Scientists Say: Vaccine

This is a substance given to people to help them develop immunity to a disease

a photo of a young man after getting a shot

Vaccines help a person’s body fight off illnesses.

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Vaccine (noun, “VACK-seen”)

This is a substance that can give a person immunity from a disease. That means their body can recognize and kill disease-causing organisms before they can start an infection. Many diseases are caused by bacteria or viruses. Some vaccines are made with a whole virus that has been killed or made harmless. Others contain materials that imitate part of a disease-causing agent. These materials are all antigens. Antigens trigger the immune system to respond.

A vaccine introduces these antigens to the bloodstream. The body recognizes that the antigen is an intruder. The immune system responds, producing antibodies. Later, if the person is exposed to the actual virus or bacteria, the antibodies recognize it. These tiny proteins glom on to the antigen. This helps the body recognize and destroy the virus or bacterium before anyone gets sick.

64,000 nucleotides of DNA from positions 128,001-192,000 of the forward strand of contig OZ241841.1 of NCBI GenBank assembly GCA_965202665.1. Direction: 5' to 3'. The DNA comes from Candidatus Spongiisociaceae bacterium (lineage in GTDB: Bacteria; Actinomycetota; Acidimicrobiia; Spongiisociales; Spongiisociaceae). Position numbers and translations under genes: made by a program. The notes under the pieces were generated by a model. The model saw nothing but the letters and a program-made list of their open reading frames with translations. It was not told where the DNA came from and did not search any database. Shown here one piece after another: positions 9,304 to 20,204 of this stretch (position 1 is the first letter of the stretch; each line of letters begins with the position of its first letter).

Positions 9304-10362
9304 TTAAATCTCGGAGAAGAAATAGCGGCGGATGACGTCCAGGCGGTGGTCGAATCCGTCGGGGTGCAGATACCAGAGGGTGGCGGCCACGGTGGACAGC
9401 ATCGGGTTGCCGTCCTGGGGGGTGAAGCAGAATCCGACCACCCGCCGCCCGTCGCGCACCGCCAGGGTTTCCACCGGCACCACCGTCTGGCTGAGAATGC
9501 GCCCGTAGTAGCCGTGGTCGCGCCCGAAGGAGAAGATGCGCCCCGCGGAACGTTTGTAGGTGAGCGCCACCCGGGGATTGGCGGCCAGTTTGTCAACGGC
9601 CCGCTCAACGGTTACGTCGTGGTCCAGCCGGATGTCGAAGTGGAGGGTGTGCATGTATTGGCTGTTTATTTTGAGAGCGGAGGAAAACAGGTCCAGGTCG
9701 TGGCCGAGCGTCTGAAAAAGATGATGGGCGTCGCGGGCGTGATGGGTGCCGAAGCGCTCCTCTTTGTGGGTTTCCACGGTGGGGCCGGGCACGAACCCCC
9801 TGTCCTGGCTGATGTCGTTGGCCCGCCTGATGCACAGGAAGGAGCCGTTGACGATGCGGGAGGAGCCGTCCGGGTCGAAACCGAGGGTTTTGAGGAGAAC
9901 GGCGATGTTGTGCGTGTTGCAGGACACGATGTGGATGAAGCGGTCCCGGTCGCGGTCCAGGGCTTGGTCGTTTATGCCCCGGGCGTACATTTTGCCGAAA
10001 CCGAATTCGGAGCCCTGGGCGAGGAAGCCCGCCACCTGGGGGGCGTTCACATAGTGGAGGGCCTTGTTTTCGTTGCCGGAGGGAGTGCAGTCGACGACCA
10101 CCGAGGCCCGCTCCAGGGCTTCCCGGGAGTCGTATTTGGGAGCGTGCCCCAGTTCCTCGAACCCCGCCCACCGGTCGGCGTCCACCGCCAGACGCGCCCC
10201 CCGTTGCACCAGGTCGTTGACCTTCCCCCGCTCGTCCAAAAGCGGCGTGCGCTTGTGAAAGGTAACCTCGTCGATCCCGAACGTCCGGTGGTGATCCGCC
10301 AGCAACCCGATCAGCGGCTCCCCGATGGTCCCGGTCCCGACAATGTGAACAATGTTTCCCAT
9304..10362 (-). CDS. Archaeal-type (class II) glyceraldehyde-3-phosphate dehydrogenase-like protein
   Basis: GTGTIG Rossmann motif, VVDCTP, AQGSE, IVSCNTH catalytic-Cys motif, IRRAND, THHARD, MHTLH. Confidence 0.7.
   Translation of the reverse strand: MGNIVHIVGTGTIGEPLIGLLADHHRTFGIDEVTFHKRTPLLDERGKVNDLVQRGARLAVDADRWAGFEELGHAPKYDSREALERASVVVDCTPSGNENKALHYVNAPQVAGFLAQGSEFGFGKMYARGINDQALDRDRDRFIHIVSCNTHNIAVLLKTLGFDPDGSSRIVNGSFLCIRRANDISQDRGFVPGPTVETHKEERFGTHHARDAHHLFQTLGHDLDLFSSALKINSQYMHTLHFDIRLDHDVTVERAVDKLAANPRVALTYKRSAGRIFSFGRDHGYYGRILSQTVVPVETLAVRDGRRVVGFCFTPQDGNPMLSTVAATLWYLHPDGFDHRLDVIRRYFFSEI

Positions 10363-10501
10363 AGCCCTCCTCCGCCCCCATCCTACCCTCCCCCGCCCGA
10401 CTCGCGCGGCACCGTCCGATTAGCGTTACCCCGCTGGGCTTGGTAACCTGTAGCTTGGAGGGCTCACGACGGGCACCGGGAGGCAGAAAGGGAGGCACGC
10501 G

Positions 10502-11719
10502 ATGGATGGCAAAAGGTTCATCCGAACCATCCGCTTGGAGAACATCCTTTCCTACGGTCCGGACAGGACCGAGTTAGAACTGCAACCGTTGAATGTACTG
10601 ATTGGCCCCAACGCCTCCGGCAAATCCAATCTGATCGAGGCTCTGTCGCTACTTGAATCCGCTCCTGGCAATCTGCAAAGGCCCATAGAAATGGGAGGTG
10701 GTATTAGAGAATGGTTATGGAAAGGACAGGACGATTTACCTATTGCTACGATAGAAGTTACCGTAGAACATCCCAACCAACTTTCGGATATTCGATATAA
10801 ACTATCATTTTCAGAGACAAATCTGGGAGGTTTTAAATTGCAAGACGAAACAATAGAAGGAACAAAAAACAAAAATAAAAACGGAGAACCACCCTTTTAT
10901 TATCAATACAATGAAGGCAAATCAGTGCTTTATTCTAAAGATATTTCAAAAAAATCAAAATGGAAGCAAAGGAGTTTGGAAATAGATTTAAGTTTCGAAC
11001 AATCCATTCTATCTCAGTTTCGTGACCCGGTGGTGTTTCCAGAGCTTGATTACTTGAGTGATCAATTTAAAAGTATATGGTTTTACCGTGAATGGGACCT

There are vaccines for viruses such as measles and mumps. There are also vaccines against some bacteria, such as the one that causes whooping cough.

In a sentence

Scientists are trying lots of new methods to make a vaccine against the new coronavirus. 

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Bethany Brookshire was a longtime staff writer at Science News Explores and is the author of the book Pests: How Humans Create Animal Villains. She has a Ph.D. in physiology and pharmacology and likes to write about neuroscience, biology, climate and more. She thinks Porgs are an invasive species.

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